This involves keeping all aspects related to your project in mind, including user experience (UX), technical feasibility, and budget constraints. The goal of this phase is to create an initial design document that includes all these things together with their corresponding tasks/deliverables like wireframes or mockups.
In this stage, developers create code for the software project based on specifications from SDLC stages 1 and 2. You are to include everything needed for testing purposes before deployment. So that later there won’t be any issues regarding performance issues due to the lack of resources required during the implementation phase itself. So make sure everyone involved knows exactly what needs to be done before starting work on those parts of the project.
Developers also test their work to make sure it meets expectations before handing it over to QA testers to perform additional testing.
At this stage, QA testers perform extensive testing of software applications and systems to ensure they meet customer needs. This is where you check all requirements, fix any bugs that were found during testing, and make sure everything works smoothly.
Ensure that everything works as per expectations once deployed into the production environment.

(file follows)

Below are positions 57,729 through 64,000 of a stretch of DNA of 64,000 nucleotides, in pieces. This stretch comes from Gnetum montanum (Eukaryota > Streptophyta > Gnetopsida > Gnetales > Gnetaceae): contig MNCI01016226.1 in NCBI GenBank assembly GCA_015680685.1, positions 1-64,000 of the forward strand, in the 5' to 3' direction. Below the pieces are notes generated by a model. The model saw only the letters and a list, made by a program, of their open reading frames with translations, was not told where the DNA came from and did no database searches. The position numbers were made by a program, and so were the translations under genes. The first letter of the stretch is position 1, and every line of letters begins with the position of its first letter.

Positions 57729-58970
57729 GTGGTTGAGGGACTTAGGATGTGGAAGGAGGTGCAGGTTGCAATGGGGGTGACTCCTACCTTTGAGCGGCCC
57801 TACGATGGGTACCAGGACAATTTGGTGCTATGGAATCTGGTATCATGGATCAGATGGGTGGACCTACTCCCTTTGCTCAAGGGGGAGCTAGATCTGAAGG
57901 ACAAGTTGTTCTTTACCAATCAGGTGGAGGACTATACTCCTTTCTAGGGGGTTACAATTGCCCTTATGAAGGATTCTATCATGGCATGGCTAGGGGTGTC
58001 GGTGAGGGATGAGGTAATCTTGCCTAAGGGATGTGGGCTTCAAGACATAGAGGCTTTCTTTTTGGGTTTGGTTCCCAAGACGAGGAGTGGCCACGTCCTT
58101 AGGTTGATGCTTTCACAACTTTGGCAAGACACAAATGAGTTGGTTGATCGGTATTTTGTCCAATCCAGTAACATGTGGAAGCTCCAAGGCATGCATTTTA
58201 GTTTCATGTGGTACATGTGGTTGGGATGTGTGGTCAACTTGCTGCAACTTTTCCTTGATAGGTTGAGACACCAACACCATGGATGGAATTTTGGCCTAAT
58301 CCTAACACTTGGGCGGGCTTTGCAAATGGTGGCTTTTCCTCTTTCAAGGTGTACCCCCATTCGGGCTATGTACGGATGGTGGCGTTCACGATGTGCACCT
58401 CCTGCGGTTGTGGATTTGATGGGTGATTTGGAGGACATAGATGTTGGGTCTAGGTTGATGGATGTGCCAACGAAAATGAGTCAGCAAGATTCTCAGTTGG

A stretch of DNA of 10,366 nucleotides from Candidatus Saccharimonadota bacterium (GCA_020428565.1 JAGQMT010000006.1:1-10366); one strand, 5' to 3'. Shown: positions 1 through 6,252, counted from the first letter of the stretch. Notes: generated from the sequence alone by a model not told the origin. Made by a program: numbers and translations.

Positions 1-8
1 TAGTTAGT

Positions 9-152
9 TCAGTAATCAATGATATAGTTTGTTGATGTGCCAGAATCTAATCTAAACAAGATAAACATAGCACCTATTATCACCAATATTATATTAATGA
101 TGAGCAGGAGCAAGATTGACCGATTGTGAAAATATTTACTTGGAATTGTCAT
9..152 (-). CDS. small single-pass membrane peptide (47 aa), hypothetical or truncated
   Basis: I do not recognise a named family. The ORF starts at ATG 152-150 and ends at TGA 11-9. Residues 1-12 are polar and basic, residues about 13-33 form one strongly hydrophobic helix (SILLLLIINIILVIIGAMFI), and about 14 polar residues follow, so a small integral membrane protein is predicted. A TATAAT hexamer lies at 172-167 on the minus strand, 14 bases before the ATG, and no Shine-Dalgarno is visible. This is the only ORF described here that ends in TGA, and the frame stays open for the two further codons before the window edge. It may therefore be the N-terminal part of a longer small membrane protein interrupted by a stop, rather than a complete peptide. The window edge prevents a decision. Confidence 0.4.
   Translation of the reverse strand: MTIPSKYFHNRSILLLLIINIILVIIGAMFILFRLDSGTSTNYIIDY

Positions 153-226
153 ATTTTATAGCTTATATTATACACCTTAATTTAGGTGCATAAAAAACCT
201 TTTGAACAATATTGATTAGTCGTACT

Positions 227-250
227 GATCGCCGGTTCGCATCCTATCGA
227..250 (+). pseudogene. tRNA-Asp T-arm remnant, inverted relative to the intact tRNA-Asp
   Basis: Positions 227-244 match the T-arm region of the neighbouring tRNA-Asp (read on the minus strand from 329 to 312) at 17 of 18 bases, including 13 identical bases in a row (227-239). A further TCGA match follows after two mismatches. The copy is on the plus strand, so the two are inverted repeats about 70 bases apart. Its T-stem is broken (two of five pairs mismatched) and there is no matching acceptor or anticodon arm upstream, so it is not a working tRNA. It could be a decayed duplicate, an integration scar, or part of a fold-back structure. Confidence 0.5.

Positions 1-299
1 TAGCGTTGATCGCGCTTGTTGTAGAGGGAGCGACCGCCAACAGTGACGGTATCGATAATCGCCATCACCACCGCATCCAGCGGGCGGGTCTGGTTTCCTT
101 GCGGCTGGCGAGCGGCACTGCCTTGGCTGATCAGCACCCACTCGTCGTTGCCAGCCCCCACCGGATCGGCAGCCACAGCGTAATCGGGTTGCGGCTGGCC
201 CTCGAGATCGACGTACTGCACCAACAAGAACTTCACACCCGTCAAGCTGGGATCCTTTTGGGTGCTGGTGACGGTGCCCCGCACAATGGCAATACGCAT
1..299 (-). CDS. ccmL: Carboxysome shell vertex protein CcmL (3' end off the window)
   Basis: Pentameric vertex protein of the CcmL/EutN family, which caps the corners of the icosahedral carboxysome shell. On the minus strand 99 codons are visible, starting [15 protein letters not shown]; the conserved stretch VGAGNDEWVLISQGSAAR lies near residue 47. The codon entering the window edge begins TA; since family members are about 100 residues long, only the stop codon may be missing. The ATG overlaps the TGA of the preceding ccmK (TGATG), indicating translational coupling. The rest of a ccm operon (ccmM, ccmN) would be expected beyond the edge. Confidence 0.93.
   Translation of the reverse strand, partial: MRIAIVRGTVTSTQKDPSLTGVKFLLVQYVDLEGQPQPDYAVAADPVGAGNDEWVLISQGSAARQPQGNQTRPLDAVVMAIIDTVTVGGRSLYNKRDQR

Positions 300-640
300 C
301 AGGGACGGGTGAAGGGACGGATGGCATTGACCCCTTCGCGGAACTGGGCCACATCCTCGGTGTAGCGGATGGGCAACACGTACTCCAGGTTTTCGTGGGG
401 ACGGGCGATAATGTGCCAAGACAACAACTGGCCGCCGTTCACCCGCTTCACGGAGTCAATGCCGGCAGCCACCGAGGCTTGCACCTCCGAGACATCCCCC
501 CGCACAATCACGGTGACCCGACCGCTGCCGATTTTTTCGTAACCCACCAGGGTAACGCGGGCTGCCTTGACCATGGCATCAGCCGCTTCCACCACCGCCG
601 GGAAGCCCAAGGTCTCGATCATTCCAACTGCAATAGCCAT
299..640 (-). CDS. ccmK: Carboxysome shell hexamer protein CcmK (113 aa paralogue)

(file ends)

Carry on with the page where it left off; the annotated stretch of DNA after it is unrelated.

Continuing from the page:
The release phase is the last one before the client receives the product. This is where all the customer’s specifications are met, including quality and functionality. In this stage, you will receive feedback from your client about the release and fix any issues that were found. This is where we move on to the net stage.
Besides the described 5 phases of SDLC, we’d like to talk about another one. This phase involves regularly updating your software products with bug fixes and new features so that they remain current and relevant to customers’ needs over time.
This is an essential part of managing any project because it ensures that you can offer ongoing support for your customers even long after your initial release date has passed.
SDLC Methodologies That Are Frequently Used
There are many different SDLC methodologies that you can use. Some are more popular than others but they all have their pros and cons. Let’s see which ones are the most common.
One of the most popular software development lifecycle models is Agile. The three-level Agile SDLC is a philosophy and set of principles that provide a framework for building software products and services. It is a software development method that encourages the use of short cycles and frequent feedback.
Agile developers prefer working in more flexible environments where collaboration is encouraged across teams rather than working in isolation.
In other words, Agile emphasizes flexibility to achieve success more quickly and efficiently than traditional approaches like Waterfall or iterative development can do. Agile methods are commonly used by organizations looking to embrace change, improve productivity and reduce costs.
An Agile approach to development can be very beneficial for any organization or team looking to improve its processes. Here are just a few benefits of using an Agile approach: